The global emerging market index rose 2.4% in local currency, but due to the strengthening of the euro, remained at 0% in euros. The Baltic stock markets were very strong in April. The Tallinn stock market index rose the most, 7.7%, while the Vilnius and Riga markets rose by 4% and 3.2%, respectively.

The best performer among Baltic shares in the Pension Fund L portfolio was the tour operator Novaturas, whose shares rose by 26.8% during the month. Interest in travel is growing again and the company announced good first quarter sales and profit figures.

Investments in the construction sector brought a good return to Pension Fund L from the Tallinn stock market, as the shares of Merko and Nordecon rose by 18.8% and 17.2%, respectively. Investments in local banking also yielded good results: The shares of Coop Pank rose by 15.1% and Šiaulių bankas returned 12%.

International bond markets continue to be under pressure if interest rates rise. The prices of very long-term government bonds have already fallen by more than 10% since the beginning of the year. As countries support their economies during recovery from the coronavirus crisis, this may have the side effect of a price rise, which is a great fear for bond markets.

As we have already assured in our monthly reviews, LHV pension funds do not have any such long-term fixed-interest investments. Instead, we continue looking for new investments in local companies, and over the past month we have made significant progress with a few potential deals. However, large price movements in international markets may open up additional opportunities for us to make new investments there as well.

March 2021 – New investment in a Spanish airport operator

Kristo Oidermaa and Romet Enok, Fund Managers

The stock market indices of developed countries continued their strong upward trend in March. The Euro Stoxx 50 index, which tracks large European companies, rose by as much as 7.9% during the month, with the German, French, Italian and Swedish stock markets being among the strongest. For example, the German stock exchange index DAX rose 8.9% in March, and the return on the Stockholm stock market, measured in euros, was 8.5%.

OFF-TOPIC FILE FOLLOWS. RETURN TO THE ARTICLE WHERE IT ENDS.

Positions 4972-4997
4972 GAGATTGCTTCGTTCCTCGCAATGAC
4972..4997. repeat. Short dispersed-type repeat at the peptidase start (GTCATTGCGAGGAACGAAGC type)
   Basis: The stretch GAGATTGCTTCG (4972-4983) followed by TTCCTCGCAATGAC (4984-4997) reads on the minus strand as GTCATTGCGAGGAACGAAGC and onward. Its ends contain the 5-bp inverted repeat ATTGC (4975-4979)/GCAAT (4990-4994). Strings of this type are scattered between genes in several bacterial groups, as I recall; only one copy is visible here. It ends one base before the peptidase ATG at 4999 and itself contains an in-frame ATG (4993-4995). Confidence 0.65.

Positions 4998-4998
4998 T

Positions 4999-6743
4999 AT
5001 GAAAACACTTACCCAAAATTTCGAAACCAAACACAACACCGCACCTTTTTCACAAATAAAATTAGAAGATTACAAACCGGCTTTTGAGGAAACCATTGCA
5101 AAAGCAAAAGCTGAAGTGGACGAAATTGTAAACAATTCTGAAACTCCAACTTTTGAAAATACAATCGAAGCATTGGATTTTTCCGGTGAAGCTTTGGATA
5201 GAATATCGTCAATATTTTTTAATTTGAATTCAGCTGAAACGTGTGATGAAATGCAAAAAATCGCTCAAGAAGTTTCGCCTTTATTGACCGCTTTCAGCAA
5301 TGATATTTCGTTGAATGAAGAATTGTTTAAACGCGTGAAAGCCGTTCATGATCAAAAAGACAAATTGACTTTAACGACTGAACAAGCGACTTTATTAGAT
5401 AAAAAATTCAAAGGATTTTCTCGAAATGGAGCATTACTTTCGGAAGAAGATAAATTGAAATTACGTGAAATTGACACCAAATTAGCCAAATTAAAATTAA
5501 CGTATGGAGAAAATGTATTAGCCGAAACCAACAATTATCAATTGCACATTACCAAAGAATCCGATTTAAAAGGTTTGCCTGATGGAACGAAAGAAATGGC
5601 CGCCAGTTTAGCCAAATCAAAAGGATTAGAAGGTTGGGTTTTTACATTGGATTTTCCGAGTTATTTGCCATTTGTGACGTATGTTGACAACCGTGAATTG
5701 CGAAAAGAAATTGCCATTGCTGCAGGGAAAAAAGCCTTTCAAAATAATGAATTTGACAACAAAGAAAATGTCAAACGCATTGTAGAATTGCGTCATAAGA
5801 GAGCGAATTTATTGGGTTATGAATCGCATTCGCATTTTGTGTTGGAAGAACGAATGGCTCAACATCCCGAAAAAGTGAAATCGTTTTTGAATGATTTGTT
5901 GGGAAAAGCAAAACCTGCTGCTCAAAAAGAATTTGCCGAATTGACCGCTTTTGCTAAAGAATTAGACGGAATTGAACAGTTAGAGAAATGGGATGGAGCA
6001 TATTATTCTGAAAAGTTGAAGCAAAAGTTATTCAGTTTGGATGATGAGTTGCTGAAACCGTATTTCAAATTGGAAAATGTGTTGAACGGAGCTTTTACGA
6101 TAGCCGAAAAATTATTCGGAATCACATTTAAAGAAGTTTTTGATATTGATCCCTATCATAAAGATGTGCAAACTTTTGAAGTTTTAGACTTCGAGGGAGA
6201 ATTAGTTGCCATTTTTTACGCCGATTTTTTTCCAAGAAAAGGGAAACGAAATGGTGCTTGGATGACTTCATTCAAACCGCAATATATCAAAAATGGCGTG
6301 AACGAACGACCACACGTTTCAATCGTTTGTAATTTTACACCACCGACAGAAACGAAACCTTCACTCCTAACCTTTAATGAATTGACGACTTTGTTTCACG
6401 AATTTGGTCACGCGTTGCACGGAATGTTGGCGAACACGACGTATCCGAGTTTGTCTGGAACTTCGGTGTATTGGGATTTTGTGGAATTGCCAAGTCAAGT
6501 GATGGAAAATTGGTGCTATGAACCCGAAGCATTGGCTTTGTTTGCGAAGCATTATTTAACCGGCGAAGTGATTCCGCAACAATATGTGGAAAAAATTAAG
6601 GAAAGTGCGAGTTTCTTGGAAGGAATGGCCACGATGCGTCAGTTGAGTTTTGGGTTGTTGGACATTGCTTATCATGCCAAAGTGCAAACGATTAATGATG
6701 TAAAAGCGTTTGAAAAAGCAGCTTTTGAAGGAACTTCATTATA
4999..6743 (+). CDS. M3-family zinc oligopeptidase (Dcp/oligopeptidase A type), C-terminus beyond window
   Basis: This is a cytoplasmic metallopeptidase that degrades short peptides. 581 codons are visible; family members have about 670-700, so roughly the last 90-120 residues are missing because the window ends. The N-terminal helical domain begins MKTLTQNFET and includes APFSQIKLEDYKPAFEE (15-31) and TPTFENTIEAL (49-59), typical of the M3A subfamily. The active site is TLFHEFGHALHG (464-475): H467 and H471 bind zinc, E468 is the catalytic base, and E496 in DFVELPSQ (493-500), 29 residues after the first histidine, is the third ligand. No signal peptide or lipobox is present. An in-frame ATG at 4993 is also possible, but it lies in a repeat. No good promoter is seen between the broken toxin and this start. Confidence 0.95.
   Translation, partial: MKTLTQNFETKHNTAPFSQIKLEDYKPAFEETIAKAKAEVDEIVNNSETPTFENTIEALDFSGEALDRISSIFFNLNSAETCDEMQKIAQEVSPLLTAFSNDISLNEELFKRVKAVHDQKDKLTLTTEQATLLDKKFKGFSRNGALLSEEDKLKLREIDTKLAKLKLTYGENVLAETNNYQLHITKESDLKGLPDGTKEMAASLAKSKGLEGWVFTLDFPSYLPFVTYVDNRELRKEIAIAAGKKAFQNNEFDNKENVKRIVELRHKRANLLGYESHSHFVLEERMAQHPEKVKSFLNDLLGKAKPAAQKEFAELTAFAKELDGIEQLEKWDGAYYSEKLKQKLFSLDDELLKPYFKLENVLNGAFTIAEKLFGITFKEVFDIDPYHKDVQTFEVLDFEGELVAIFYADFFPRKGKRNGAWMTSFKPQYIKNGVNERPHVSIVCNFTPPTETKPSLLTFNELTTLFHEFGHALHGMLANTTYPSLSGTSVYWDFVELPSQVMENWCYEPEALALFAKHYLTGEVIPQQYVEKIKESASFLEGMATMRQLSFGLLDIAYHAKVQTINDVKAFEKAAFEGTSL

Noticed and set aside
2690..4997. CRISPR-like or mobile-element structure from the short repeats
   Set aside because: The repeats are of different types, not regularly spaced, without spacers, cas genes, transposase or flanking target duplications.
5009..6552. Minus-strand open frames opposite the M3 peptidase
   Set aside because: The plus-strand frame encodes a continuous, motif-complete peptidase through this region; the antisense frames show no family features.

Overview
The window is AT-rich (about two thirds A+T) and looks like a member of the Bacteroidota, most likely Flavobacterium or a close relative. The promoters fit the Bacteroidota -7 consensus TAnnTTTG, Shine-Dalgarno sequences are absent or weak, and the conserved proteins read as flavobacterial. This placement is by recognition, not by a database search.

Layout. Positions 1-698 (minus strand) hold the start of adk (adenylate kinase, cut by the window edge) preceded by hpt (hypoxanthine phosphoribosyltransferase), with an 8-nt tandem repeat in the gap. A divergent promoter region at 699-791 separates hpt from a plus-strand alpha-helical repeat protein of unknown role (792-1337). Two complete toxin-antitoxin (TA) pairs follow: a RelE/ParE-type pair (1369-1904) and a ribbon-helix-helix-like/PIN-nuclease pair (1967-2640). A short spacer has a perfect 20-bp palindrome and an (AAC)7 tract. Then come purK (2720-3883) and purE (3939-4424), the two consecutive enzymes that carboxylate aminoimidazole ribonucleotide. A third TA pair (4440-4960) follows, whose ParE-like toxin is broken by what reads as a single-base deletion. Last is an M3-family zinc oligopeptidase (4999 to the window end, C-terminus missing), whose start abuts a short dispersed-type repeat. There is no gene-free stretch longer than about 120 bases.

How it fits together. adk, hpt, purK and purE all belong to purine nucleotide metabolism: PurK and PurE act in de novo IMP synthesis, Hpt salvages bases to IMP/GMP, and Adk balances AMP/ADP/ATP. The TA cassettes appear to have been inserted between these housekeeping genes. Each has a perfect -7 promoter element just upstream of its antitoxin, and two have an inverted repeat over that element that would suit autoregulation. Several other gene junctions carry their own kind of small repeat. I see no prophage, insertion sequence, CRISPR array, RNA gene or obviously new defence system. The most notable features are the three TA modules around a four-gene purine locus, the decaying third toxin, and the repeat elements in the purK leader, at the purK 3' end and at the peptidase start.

However, the performance of the Japanese Nikkei index remained modest last month: 0.7% in local currency and -0.1% in euros. The global MSCI Emerging Markets Index was ˗1.7% in local currency. The decline was driven by Asian stock markets, led by China, where the index returned ˗6.1%. In the Baltic countries, the Tallinn stock market index rose the most by 3.3%. The Vilnius and Riga stock markets fell by 0.2% and 5.2%, respectively.

In March, we added Aena, a Spanish airport operator, as a new equity investment in the portfolio of Pension Fund L. Aena has airports in Madrid, Barcelona, Mallorca and the Canary Islands and a stake in London Luton Airport. We believe that European air traffic and tourism will recover reasonably quickly thanks to the COVID-19 vaccine and that Spanish resorts will continue to be popular destinations for holidaymakers.

The pension fund earned good returns from the Tallinn stock market: Coop Pank, Merko Ehitus and Nordecon all rose more than 10% due to the great interest of small investors.

In our bonds portfolio, we updated the terms of our Alexela investment. Since our investment in early 2018, the company has grown considerably and improved its results. Therefore, some of the restrictions imposed on the company by our bond were already unnecessary. As part of the amended conditions, the money will be returned to the funds in 2023, as much as five years earlier than initially planned.

Another noteworthy event among our portfolio companies was the public bond issue by Coop Pank, raising long-term capital at 5.5% per annum. Along with the growth of the bank’s balance sheet total and the status of a listed company, the price of capital has fallen as expected. As a comparison, LHV Pension Fund L earns just over 7% interest on the investment made in Coop Pank bonds in 2017.

One of the tasks of pension funds is to provide capital to companies at the stage of development where public funds are still unavailable. In addition to higher returns for pension savers, this will boost local emerging businesses.

The state’s increasing role is not conducive to long-term growth
Andres Viisemann, Head of LHV Pension Funds

May was a relatively calm month for securities markets, and the MSCI World Index, which measures global stock markets, returned zero in euros. The US stock market fell slightly (–0.9%), but the European market had a positive return (2.1%).